Posted in stroke basics

Neurons

An illustrated neuron graphic

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Posted in stroke basics

Neuron forest: Journeys to the brain-4

“Neuron” by NIH-NCATS is licensed under CC BY 2.0 Our brain contains about 100 billion neurons; it looks like a neuron forest. because a neuron is more or less similar to a tree. Neurons are a special kind of cell. At one end, it sprouts a large number of very thin short threads – “dendrites”. The ends of these receive electrical signals from other neurons via small fluid-filled ponds – “synapses”. The received signals pass along until it reaches the tree (cell) body. From there, it shoots away to the next neuron through another a thicker branch; it is named “Axon”. So, dendrites take…

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Posted in movement recovery after stroke stroke basics

“Two little humanoids” (Homunculus) on the brain surface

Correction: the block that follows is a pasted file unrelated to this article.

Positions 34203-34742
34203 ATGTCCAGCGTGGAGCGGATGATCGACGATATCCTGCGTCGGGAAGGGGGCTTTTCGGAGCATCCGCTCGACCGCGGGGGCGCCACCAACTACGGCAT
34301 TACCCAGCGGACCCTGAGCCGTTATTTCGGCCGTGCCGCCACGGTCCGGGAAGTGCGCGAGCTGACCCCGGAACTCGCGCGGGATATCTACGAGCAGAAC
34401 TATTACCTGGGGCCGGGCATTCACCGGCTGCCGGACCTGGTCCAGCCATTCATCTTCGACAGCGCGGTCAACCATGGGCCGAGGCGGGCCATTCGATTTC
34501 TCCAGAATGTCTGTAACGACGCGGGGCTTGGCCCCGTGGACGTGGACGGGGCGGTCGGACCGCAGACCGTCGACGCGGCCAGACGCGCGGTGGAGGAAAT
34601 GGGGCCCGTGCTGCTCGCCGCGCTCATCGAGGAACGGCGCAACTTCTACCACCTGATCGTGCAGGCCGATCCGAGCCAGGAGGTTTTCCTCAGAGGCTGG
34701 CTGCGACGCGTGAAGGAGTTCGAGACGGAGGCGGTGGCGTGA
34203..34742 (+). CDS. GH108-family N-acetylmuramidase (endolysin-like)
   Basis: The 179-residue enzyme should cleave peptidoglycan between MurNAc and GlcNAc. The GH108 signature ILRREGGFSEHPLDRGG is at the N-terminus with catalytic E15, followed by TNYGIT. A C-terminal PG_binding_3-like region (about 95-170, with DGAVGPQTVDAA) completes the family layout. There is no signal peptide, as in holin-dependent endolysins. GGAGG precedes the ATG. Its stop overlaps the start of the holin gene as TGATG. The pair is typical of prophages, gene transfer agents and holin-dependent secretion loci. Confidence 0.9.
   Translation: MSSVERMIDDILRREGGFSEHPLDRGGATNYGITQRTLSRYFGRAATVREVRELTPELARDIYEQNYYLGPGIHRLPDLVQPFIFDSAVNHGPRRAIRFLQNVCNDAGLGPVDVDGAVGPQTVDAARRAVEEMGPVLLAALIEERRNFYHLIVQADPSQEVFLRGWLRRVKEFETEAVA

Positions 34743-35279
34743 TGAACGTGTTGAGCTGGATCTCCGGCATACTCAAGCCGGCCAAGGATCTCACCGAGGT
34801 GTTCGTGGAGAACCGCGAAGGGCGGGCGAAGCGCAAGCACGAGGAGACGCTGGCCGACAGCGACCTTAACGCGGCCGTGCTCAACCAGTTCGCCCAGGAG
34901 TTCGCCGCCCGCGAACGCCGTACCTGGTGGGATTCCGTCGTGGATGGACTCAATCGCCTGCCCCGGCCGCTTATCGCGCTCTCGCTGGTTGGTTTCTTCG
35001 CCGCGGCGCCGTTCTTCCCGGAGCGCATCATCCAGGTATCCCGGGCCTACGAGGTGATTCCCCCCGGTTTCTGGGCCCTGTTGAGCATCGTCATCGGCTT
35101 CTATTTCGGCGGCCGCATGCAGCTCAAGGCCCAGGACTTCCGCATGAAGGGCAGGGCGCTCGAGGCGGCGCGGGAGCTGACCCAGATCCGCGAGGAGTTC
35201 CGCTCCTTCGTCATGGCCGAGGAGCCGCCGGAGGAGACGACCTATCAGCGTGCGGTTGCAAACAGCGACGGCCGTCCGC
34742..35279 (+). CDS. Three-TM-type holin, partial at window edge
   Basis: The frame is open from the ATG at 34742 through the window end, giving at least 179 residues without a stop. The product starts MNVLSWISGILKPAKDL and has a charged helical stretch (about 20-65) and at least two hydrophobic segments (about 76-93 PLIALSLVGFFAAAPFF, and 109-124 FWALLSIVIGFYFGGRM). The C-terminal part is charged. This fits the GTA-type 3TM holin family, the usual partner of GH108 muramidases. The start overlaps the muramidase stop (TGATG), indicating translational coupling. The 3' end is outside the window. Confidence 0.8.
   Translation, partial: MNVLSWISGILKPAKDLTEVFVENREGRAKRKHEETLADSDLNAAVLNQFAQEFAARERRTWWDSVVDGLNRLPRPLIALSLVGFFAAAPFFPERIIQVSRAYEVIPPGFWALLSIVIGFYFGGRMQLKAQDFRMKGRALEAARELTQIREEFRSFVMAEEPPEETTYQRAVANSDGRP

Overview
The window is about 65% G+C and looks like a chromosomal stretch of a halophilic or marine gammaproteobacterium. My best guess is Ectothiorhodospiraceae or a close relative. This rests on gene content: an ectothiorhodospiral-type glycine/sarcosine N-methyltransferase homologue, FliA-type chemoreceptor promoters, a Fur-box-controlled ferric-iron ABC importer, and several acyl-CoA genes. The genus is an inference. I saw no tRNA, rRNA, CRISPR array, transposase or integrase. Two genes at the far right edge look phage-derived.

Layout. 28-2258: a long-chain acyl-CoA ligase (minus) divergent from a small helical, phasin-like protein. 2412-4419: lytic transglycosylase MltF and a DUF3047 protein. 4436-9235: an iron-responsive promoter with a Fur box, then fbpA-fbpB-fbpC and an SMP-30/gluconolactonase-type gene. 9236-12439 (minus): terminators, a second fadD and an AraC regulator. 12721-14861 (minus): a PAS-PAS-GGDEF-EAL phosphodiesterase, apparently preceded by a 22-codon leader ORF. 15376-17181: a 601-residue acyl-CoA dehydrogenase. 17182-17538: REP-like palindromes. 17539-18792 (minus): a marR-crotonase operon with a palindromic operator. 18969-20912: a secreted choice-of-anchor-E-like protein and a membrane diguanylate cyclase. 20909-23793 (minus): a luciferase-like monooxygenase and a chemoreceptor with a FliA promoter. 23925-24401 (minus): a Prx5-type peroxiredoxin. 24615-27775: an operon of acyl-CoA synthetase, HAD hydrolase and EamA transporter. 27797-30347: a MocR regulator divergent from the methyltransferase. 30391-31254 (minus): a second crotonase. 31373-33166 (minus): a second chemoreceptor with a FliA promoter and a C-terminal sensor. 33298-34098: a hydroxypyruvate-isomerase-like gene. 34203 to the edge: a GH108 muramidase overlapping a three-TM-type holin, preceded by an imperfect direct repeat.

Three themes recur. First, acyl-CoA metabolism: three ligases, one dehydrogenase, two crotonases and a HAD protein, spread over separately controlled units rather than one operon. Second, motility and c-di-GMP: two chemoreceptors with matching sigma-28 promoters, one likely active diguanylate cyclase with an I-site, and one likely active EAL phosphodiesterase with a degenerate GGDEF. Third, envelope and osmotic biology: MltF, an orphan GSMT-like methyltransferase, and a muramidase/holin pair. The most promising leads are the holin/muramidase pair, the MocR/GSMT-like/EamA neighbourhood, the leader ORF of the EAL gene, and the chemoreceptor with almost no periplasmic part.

“The little humanoid”: image source: Wikimedia Commons  This journey travels through “two little humanoids” who “live” on the brain surface. Dr Wilder Penfield and Edwin Boldrey “discovered” them in 1937. This is an amazing story. In 1937, while working at McGill University, Dr Wilder Penfield and Edwin Boldrey began mapping brain regions that receive sensory information from corresponding skin areas. Not only that, they mapped brain regions that send signals to move corresponding body parts. This laborious exercise became possible because they were operating under local anaesthesia at that time. Together with Edwin Boldrey, the surgeon published their story in…

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